23 Metaphors That Might Help You Explain What a Panic Attack Feels Like
Unless you’ve experienced it, it can be hard to imagine how brutal — and how physical — experiencing a panic attack really is. While those experiencing one for the first time sometimes think they’re having a heart attack, panic strikes differently for different people, exists on a spectrum, and no two panic attacks are the same.
So when you want to explain to others what it feels like so they can really understand, metaphors are a great way to get people into your head.
To collect some handy metaphors you can use when describing your panic attacks to others, we asked people in our mental health community to share how they would describe theirs. You might find an answer that resonates with you.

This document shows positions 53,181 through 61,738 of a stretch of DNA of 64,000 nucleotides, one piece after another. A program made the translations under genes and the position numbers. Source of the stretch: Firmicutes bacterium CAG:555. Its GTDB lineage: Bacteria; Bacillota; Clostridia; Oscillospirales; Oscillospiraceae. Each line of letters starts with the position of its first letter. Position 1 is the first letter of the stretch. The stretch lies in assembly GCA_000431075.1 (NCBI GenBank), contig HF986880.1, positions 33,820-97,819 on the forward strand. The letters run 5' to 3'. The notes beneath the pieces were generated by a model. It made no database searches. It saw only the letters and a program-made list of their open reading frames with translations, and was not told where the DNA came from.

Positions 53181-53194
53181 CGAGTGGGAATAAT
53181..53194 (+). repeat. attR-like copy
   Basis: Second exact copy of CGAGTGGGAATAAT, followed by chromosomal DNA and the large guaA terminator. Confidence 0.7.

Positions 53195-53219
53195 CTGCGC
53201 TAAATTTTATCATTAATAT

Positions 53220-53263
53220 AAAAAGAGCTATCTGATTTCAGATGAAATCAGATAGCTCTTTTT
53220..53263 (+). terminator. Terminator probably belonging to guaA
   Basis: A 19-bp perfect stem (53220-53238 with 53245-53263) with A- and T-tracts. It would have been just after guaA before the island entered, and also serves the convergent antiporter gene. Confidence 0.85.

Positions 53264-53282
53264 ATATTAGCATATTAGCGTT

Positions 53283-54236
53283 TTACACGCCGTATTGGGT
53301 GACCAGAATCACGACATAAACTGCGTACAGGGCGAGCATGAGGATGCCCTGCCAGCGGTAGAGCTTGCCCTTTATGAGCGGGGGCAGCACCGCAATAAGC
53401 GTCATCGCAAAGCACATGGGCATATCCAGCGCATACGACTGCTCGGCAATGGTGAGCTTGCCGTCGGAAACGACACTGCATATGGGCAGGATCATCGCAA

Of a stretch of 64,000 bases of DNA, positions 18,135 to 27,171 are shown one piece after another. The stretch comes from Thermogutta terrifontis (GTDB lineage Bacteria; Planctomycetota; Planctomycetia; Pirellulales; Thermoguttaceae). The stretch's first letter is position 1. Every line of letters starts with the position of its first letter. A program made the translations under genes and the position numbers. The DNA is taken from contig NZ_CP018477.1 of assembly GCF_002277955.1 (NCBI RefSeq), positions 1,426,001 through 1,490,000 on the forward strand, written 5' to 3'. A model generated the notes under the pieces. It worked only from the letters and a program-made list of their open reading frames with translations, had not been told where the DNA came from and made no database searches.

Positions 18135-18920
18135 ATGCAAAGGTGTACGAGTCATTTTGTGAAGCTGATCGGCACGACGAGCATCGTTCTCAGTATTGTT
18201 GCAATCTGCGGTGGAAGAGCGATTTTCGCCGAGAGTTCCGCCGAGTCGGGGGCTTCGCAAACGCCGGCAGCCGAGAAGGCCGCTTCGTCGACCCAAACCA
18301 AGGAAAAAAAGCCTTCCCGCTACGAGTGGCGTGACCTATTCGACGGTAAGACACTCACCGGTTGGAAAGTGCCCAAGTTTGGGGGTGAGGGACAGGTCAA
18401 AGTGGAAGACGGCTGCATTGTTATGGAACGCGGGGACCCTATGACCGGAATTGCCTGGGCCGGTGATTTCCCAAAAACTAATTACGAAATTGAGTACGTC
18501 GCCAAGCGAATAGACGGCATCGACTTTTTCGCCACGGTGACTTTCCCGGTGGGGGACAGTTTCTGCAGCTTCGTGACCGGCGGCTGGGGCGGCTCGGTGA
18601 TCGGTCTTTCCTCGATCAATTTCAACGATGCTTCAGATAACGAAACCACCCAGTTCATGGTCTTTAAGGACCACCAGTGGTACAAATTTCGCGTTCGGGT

Here’s what they shared with us:
1. “It’s like walking down the steps and missing the bottom step. That mini ‘heart attack’ feeling. But it stays with you all day. Every day.” — Laura S.
2. “It feels like I’m holding my breath while underwater. When I try to come to the surface and breathe in more air, my lungs are unable to expand. Instead, I continue to struggle to breathe. Once the attack passes, I finally get some air, but it is still not nearly enough.” — Katie W.
3. “It’s like you’ve suddenly become receptive to any and every small/insignificant stimuli you thought you could never be affected by. Whether it be the sound of a door creaking or a dish breaking, everything seems much more magnified and difficult to control.” — Muhammad H.
4. “You’ve been running down a dark tunnel for miles, but you haven’t moved an inch.” — Andy C.